"It's no fun to bust a nut into a toaster," says Steve. What they assume that industry types don't understand, they do very well. Lonnie describes their music as, "social, political funk with elements of jazz, rock and whatever else is inspired at the moment of conception." Indeed, their influences stem from many trees of musical knowledge - Sly & the Family Stone, Al Green, Curtis Mayfield, the Clash, Sun Ra, Miles Davis, Bootsy, George Clinton, Larry Graham ("Our founding forefathers, without them we would be nothing.") Their music crosses a lot of musical boundaries, making profound sense of each one along the way. Deep, guerrilla basslines roll around straight jazz keyboards. Violins and a sax riffs into a sharp guitar solo as Lonnie spills his agitprop lyrics: "Gonna make you work, for all the things you ain't got."

Weapons unique brand of politics owes much to Lonnie's social upbringing. Their lyrics, written by Lonnie, are from the perspective of a mixed lineage, both African-American and white. It's about being able to see both sides. Still, his themes are of a "ghetto' point of view." "Cause that's where I spent most of my life. That's what I relate to."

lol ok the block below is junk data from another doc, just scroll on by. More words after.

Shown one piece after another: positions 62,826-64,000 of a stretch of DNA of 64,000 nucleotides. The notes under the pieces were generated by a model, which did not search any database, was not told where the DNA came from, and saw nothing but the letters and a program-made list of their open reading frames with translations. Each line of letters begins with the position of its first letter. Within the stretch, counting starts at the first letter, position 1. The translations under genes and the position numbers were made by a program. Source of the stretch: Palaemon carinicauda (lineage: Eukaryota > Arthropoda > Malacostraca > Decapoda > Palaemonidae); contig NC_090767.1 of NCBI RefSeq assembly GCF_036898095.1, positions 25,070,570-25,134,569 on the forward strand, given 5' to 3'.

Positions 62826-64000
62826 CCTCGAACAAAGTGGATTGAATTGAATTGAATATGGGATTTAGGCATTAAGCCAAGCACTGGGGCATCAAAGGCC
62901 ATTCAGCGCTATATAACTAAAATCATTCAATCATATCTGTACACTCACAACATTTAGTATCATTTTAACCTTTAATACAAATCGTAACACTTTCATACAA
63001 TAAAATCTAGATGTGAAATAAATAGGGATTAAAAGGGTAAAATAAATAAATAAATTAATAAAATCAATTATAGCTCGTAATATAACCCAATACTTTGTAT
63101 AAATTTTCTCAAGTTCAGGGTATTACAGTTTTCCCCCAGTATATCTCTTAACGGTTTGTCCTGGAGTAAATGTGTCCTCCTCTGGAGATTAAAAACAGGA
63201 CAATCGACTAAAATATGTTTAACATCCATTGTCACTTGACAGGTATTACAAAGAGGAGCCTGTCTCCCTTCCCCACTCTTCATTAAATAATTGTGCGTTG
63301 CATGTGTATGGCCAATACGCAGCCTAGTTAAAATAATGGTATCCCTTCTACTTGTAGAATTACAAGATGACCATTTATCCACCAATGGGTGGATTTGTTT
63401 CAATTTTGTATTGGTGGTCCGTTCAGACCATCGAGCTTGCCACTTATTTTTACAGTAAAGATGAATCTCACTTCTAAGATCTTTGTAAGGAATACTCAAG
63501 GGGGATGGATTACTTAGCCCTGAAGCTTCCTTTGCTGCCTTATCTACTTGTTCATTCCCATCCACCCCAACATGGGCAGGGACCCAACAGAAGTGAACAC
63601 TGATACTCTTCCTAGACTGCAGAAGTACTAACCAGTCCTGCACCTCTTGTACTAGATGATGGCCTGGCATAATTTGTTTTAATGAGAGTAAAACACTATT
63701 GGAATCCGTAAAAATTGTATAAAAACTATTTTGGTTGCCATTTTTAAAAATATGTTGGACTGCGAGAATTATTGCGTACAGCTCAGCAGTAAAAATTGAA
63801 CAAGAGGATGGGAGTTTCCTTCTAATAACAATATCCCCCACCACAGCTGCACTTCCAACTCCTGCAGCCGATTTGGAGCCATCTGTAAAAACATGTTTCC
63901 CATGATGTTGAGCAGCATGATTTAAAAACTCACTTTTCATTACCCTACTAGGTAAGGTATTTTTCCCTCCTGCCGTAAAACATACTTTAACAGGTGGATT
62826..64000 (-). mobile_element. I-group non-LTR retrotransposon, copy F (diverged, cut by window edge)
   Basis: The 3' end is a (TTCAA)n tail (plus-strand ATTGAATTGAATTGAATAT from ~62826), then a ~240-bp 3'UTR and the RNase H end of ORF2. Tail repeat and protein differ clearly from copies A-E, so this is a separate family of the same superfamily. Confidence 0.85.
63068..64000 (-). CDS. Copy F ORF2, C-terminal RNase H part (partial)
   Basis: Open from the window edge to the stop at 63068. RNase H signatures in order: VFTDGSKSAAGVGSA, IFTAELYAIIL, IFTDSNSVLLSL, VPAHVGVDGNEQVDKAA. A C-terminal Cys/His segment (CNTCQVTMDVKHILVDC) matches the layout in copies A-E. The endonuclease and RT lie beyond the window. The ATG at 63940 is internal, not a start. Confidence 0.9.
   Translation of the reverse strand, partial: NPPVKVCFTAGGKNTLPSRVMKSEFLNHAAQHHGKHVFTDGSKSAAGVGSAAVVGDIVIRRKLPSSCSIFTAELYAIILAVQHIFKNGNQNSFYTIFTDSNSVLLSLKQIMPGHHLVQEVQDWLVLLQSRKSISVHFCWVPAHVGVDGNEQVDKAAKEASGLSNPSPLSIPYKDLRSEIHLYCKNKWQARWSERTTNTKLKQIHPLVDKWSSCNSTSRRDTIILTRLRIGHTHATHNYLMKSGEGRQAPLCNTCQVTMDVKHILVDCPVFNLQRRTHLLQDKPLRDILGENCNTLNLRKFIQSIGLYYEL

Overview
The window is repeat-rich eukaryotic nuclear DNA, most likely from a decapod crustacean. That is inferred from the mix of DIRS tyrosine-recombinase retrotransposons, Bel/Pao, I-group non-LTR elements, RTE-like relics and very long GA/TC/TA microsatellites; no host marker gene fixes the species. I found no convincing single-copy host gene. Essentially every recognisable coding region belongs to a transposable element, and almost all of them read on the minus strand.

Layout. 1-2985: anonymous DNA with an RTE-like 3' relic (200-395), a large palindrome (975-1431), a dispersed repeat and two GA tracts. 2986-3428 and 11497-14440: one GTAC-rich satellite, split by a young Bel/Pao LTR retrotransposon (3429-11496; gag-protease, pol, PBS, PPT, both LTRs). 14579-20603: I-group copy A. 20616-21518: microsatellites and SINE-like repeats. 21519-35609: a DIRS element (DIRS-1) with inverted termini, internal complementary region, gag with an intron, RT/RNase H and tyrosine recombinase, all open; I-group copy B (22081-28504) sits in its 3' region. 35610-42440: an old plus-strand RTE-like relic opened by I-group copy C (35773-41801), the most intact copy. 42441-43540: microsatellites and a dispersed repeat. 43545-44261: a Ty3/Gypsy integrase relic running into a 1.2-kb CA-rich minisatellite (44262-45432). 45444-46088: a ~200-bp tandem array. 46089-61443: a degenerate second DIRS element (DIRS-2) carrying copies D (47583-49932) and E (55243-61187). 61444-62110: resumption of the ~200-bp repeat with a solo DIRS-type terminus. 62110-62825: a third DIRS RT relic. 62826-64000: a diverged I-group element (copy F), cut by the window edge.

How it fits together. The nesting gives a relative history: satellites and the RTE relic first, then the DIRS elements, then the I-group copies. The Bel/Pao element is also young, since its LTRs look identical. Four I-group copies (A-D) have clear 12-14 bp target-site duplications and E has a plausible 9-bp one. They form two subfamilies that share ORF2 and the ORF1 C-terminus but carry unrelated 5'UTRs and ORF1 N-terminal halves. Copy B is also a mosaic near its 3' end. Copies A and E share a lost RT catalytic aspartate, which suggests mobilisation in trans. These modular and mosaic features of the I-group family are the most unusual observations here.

Lonnie is gifted at putting into words what everyone in the place is thinking. Earlier this year, amid L.A.'s still tense post-riot malaise, Meganut took the stage of the King King and told the story of his archenemy "Officer Dick": "While being fitted for my first ever bullshit proof vest, I heard the self-appointed voice of authority say, 'Boy you're under arrest for transgressions against the penel code, trespassing on public property and refusal to submit to the will of God.' I said, 'Officer Dick, you can try and take me but I ain't goin' nowhere without a fight and I don't believe your puny pistol's big enough to make this me act right. That's why I can't stand fucking cops. Say it! 'I can't stand fucking cops!'" The audience replied with fervent approval, "I can't stand fucking cops!"